Image provided by: University of Oregon Libraries; Eugene, OR
About The Oregon mist. (St. Helens, Columbia County, Or.) 188?-1913 | View This Issue
BEST ADVERTISING MEDIUM,
OF COLUMBIA COUNTY.
WITHIN COLUMBIA COUNTY.
ST. HELENS, OREGON, FIUDAY, OCTOBER, 2, 1891.
MS IEADINQ PAPER
E OREGON MIST.
Uauml Kvry Friday Morning,
J. It. JIKKGLK, - Publisher.
Tim County Official IU'kk.
. Ona ropy, una year, In advaiu'O ...t I Ml
(in. nly ' niiiiilh 7S
;,' HillKln f"l')'
rriilcMloiinl t'anla, una your $ 1'i
On. t'liliiiint, on. y.ar 1W
Half I'nliltntl, Ml yi'ar 71
litntri.r (.'uliitiiii. nntt vuar...
One Ini'lt, on. niiiiitli ...... U
Oh. hull. Ihrr. nuinllia - 6
Out Iiii'h. nix nionlli. ,,, , 1
Ixx'.il Niaii'ra iliui.il nulla wr Mini mr nrm in
ani-thm; Inn foul. wt 1 1 iib liirvncli.uliMHiu.nl
Innl Adv.rtlnnni.nl. mi. ilnllnr and li.H
f Ini'li lr Aral tnovrlloti mul wv.iily-rlvt I'l'iitu
ir incii mr oavii miaiwiii.iii iiipvumu,
loliiiiibia County Directory.
J. Hwllr, HI. IIi Icik
Hii4, nl rVlimtla...,
,..K. K. tpili-k, HI. Ili'li'im
.....Win. Mwk.r, HI. Ili'l.im
(I. V. Cult, HI. Helen.
...... J. II. Walt, Ml'ltlMriiM
C. F. Kiniii. Ilfiliilcr
A. II l.llllo. HI. Il.l.ll.
tl.r.i'1 Ht'in-r. Wrnoiila
in w. linrii'. i lain. ma.
World y Nollrra.
M.-ohht m. Il.l.n. I.i-lm No, M K.rnlar
rmnmillllmtliiii. Brl awl tlllnl Hnliinl.jr III pn'h
tnniilh. nl 7: win. in, at MimuiiIo Hull. VLItluir
ni.inli.ru la iimkI ulaiiilliix In Mini tu annul.
il a .MM'.-Hlnl.r ImIi. No. 31.- Hlalixl nir.1
lii, lui'inlrv, on nr klnm ci h full miMiii at
1m i. in. nl klaanllln hall, over lllnlli-haril'e
lure. Vllllii m.mlwra lu RiHitt .tawllug III
vIiimI lo all. ml. .
KirotHunilnv. Deer Hand, tl am ; HI.
lli'li n,7 : p.in
Hrriiml HiiiiiIiiv, Noer CHy, II o.m ; Kt.
IMina, 7 :,H0 ti.iu.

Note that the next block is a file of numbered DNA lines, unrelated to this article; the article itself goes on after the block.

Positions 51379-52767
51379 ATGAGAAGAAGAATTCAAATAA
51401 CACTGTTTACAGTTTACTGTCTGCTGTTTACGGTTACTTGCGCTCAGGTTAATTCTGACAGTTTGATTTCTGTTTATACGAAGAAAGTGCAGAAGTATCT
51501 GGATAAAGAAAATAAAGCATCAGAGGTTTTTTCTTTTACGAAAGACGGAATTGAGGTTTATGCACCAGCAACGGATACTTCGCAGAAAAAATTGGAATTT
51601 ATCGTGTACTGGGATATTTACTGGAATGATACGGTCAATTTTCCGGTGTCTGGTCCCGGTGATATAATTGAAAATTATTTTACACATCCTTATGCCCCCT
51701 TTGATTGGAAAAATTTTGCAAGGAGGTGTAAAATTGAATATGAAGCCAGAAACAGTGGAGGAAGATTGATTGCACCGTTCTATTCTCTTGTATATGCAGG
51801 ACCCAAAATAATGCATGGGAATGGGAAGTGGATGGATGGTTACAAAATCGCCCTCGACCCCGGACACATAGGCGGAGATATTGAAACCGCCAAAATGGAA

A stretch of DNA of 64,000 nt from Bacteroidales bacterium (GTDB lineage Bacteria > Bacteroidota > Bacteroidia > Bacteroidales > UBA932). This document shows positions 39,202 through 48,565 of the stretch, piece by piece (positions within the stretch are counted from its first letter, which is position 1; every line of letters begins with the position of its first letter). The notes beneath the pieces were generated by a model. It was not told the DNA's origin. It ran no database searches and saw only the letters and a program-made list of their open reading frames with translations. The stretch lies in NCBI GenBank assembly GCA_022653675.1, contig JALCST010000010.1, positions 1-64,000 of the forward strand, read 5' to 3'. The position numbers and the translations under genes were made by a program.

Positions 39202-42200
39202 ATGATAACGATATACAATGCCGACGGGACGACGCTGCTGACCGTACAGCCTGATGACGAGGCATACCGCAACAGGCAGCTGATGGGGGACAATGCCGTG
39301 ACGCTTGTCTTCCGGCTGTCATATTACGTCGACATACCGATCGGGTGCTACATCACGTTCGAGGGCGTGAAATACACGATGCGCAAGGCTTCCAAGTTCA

Kridajr. Iwf.ire tlio llilnl Monday, flnli
kanlc, 7:.'tO i.m, '
Third Hiiiiiluy, Hilton, II .in.; HoulUni,
2 p. m.
Vimi rlli Knmlar, ViTiionla, 11 in. ami
7 :.' p.ni ; WIUiiii'", S i.m.
Camp Meeting, Vrriioiila, AitgiiHt 'JO, to
M JU.'MI.IKIiAHK, rator.
rwiwri Rlv.r (BhiI) Mm nl l a. m.
I'll Klv.'r (HimI) flow, al I p. in.
Th. mill fur V.rnniila ami I'llKoiir luarpn
HI. Ilnlrii. Tutwday., Thiiaday ami Halunlayn
Vhmll lor Marliliin'l.l'llkaiilc nd Ml.l.
l....o. uuliiu M..ml), WaliHMda)'. ami Krlilayn
al 11 . .
Mull. (Hallway) north, clowa at 10 . m. rr
pnrllaiiil, al II i. in.
Travclara Jal4eHlTer Hanlca.
Hta.li. W. HMv-I.Vi. HI. Ilplcna lor I'nrl
latiil II a. in., Tin lv. Tliiirwlayn ami Hmnr
'' iun. Imin Ml. Ilrli n. lol claUkniile, Mull
, day. W.lniilayii and Ktlilojn, al 80 a. m.
HTH. JlKKPII KIII.IOHH lVM nl. IH-IOIK nil
I'orlUmlilally. tnwiit Himrtay, al BOA. M. Ho
turnlm. Iravi-n rorllaml al ao I. M.
It. II. It. IM.IKK,
Physician and Surgeon,
HI. lMciia, Or'KMi
II. J. K. II A 1. 1..
Physician and Surgeon,
Clntakntiia. Coliimlile, t'oiinly, r
rllltlliE A DHIWKIt,
T. A. Mt'llrlilti, I rromit nlU-nlimi kIvcu l
A. H. Dn-awr. ( I jiikI OllU e IiiikIiiw...
OrcK'iii City, Or-(nii.
Surveyor and Civil Engineer.
I.anil KurvvliiK, Town I'latlln and Ka
Kinwrl'ii;; work promptly dono.
(Uihikty HuRVitvim. ) HI. Helens, Or.
W. T. ItrkKKY.
1. W, II RArBR
I'ltNKY, A DKAI'KK.
Orp(!i City, OrRi)ii.
Twelve vonra rxiwrlriice n ReitlnhT of
th If. H. f.ainl nllliio lir. rnrnmnienili u
tn our apii lnllv of nil kimla of lmnlni)N. Ix
fiir the Land (iffloo r Ihe I'ourU, anil lii
vulvlllR the praclire III the diiuriil l,unJ
OMIi ; .
T II IinOfKKNUROl'Oir,
(I,ale Special Agwit of (li'iiernl Imik Olllce)
Ohkiioh City, Oimmn.
HoiiKwtoiul, l'ra-eiiiiitlim anil TiiiiIht
I. ami Applli Hllons, nnil nthor I.nml (llllce